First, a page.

A previous government programme, which could have tackled the root of the problem, aimed at buying perule (fallen pine leaves) to incentivise villagers to collect them, rather than setting them on fire, unfortunately has been long discarded. Villagers say it died because the amounts offered by the government were unattractive. Foresters say the villagers are too lazy to work and look for easy earnings and viable options for recycling perule were never developed.

But the real problem is that governments routinely underspend on preventing disasters in comparison to the potential loss. Also, the tendency is to buy new equipment to manage disasters once they happen, rather than evolve low-cost, local options to prevent them. Had Uttarakhand done so, it would not be facing the terrible social and environmental costs of doing nothing.

A more technically savvy bureaucracy could have redesigned the old perule purchase programme to make it more attractive. But none of this happened. Minus a chief minister, the bureaucracy was a leaderless army. Local administrations headed by the district magistrate became a dead letter box into which the secretariat heavies dutifully dumped warnings and advice, sans funds, for guarding against fires.

This is not to say that the Uttarakhand bureaucracy was as callous as the Supreme Court described Union government bureaucrats to be. Whilst rapping them for not bringing forward evidenced solutions to reduce air pollution levels in Delhi, the court said: “Why can’t they come up with some research and solutions? You people are just sipping coffee and doing nothing”.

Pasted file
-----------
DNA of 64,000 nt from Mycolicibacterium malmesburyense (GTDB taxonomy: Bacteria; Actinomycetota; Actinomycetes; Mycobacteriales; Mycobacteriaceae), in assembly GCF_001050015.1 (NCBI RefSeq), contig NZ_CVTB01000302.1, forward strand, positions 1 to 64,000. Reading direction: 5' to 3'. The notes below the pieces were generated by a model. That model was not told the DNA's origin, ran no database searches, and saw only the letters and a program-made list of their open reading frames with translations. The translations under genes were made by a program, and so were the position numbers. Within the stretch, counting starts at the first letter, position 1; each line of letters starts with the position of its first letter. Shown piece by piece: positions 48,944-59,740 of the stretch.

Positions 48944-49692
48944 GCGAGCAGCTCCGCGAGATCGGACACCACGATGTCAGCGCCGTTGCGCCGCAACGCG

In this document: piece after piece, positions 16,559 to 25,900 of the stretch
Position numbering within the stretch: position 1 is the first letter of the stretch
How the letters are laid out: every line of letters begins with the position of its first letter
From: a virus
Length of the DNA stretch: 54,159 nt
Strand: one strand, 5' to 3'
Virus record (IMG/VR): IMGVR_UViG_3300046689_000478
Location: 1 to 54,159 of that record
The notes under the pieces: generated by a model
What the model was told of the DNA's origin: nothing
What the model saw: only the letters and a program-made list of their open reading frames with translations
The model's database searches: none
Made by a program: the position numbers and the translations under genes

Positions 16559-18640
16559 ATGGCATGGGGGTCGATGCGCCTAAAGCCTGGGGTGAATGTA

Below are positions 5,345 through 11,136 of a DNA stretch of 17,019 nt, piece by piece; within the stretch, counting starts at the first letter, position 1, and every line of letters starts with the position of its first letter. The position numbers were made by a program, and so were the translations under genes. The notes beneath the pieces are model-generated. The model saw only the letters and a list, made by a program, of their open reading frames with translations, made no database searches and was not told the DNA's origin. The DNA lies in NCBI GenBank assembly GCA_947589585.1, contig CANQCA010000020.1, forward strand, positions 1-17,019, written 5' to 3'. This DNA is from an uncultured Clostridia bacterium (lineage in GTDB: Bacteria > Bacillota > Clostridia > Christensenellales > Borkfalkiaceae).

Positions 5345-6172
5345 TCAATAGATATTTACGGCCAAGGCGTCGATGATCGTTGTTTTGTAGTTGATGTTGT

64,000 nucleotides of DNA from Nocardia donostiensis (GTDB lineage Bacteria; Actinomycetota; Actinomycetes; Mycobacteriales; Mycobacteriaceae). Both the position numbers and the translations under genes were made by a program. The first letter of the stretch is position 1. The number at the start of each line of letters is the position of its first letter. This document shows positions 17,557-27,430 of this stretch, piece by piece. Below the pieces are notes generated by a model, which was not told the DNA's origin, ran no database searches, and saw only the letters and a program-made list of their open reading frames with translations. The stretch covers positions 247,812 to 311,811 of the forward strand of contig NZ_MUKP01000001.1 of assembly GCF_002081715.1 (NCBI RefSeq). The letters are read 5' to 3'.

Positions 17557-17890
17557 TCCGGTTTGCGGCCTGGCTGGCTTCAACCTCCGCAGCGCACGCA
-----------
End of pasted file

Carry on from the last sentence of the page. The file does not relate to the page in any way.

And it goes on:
But state-level bureaucracies have responded magnificently in the recent past to disasters in Gujarat, Orissa, Andhra Pradesh and Tamil Nadu. But they all had a chief minister directing the coordinated effort that relief requires.

The key assurance an official seeks in an emergency is that his/her actions, taken in public interest, will be assessed not on the basis of how closely the regulations were followed, but on the context in which decisions were taken, and their effectiveness.

This type of reassurance can only be credibly given by a duly elected chief minister. In today’s context, it takes a politician even to make the trains run on time! The colonial model, where the officials led and politicians merely presided, is past and buried.

Sans a chief minister in Dehradun, it is Delhi which is sending money, choppers and the Army to deal with the disaster. But only elected governments at the state and the local level can engage continuously to prevent disasters and effectively manage those that occur.

The last thing to be wished for, in a disaster area, is a government led by officials with no effective political oversight. Even a bad chief minister is better than no chief minister at all. One hopes the Supreme Court will take note and end Uttarakhand’s misery.

*Sanjeev S. Ahluwalia is Advisor, Observer Research Foundation. He remains affiliated with The Energy Research Institute (TERI), New Delhi, where he worked for three years and the CUTS Centre for Infrastructure Regulation and Competition (CIRC), New Delhi in an honorary capacity.

This article originally appeared in The Asian.

Observer Research Foundation

Observer Research Foundation

ORF was established on 5 September 1990 as a private, not for profit, ’think tank’ to influence public policy formulation. The Foundation brought together, for the first time, leading Indian economists and policymakers to present An Agenda for Economic Reforms in India. The idea was to help develop a consensus in favour of economic reforms.